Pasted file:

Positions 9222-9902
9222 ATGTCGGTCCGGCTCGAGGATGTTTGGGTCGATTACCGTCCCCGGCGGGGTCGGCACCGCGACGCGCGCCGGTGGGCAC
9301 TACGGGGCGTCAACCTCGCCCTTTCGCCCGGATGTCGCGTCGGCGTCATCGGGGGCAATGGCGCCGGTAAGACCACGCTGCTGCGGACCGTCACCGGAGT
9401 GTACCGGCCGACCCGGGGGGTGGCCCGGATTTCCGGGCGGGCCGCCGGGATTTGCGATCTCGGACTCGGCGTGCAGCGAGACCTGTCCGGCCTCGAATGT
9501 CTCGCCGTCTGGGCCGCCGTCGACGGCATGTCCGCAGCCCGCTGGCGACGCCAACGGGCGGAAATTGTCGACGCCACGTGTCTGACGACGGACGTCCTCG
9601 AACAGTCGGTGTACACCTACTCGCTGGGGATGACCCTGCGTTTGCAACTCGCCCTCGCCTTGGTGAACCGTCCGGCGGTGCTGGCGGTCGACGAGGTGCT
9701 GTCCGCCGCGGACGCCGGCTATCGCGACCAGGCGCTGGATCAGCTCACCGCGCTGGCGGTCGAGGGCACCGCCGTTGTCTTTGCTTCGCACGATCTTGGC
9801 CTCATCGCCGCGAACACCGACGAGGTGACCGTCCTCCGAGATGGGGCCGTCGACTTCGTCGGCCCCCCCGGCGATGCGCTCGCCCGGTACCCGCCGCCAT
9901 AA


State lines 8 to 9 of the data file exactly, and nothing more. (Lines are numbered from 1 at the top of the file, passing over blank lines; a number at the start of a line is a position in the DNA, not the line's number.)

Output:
9801 CTCATCGCCGCGAACACCGACGAGGTGACCGTCCTCCGAGATGGGGCCGTCGACTTCGTCGGCCCCCCCGGCGATGCGCTCGCCCGGTACCCGCCGCCAT
9901 AA